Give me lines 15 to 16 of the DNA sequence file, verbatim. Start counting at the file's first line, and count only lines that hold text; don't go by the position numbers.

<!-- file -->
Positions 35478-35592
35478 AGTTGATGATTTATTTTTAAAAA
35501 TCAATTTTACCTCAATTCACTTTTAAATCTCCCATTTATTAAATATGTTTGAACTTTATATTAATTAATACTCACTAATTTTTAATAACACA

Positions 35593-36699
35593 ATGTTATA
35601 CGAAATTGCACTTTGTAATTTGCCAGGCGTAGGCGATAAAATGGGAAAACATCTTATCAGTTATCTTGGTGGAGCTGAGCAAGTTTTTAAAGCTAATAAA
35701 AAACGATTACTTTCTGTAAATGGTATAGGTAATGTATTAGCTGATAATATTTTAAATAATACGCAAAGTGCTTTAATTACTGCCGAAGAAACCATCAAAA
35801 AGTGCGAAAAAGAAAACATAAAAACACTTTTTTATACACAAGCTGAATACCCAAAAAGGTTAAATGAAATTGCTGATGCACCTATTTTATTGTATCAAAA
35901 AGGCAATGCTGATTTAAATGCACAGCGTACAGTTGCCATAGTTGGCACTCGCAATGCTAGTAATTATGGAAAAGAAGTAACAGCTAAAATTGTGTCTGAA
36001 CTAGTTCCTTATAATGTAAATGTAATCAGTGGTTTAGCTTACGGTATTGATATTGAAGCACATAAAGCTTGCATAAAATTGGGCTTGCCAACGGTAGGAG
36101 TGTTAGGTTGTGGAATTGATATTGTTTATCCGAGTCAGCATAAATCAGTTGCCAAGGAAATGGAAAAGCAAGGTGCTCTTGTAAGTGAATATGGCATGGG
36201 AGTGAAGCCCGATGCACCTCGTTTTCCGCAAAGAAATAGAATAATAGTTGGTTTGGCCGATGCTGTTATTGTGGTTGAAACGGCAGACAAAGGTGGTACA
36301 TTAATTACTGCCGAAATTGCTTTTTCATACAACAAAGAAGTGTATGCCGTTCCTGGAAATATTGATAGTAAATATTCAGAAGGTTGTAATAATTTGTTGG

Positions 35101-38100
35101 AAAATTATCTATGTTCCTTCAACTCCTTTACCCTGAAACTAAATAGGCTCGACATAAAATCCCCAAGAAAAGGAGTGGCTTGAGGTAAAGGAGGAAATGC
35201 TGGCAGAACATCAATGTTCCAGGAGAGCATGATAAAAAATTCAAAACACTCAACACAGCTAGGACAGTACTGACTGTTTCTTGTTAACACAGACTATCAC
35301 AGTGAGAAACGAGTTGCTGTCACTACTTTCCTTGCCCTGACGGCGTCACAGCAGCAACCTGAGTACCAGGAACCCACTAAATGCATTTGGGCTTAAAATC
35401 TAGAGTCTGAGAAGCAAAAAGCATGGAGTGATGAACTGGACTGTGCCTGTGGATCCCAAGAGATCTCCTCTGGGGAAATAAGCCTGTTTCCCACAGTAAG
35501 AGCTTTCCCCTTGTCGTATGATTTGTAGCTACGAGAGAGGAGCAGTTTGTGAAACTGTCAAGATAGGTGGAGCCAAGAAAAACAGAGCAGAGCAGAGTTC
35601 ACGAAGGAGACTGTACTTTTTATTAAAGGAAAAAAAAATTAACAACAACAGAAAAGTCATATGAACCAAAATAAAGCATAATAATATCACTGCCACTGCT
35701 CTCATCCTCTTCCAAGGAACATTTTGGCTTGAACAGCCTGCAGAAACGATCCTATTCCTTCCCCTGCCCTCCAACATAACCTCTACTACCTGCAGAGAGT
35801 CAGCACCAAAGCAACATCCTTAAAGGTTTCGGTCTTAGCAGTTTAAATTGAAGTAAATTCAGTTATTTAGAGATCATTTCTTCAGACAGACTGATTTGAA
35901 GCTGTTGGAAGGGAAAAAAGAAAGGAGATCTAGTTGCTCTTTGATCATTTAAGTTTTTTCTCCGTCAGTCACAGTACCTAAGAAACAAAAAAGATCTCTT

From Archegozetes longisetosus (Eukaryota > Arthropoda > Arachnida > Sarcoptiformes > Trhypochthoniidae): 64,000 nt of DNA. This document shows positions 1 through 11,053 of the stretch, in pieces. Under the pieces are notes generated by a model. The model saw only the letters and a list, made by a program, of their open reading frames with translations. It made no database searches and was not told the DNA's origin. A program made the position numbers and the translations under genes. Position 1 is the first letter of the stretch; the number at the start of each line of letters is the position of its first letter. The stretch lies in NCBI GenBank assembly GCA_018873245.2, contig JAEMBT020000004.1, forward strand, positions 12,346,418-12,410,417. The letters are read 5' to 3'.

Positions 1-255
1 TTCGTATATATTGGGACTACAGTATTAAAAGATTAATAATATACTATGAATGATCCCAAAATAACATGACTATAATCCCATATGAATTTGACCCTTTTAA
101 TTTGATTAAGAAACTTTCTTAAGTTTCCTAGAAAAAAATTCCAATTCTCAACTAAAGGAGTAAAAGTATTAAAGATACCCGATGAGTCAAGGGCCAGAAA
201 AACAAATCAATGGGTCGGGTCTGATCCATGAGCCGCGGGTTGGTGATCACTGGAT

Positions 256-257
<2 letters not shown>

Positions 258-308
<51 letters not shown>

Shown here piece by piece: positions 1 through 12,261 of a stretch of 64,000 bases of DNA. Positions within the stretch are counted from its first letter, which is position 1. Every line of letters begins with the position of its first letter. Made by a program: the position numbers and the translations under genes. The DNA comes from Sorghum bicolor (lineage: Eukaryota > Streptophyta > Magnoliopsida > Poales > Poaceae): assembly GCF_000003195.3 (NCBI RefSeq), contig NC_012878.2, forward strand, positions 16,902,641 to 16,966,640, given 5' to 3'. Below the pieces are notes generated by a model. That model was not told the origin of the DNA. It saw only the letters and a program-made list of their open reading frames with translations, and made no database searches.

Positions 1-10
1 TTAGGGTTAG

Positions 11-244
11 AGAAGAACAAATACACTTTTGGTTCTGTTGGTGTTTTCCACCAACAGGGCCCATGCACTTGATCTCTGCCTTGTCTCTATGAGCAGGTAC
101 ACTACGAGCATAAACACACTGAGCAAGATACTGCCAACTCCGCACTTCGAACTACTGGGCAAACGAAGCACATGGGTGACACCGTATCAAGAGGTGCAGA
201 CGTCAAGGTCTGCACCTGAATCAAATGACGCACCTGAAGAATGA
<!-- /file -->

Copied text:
35101 AAAATTATCTATGTTCCTTCAACTCCTTTACCCTGAAACTAAATAGGCTCGACATAAAATCCCCAAGAAAAGGAGTGGCTTGAGGTAAAGGAGGAAATGC
35201 TGGCAGAACATCAATGTTCCAGGAGAGCATGATAAAAAATTCAAAACACTCAACACAGCTAGGACAGTACTGACTGTTTCTTGTTAACACAGACTATCAC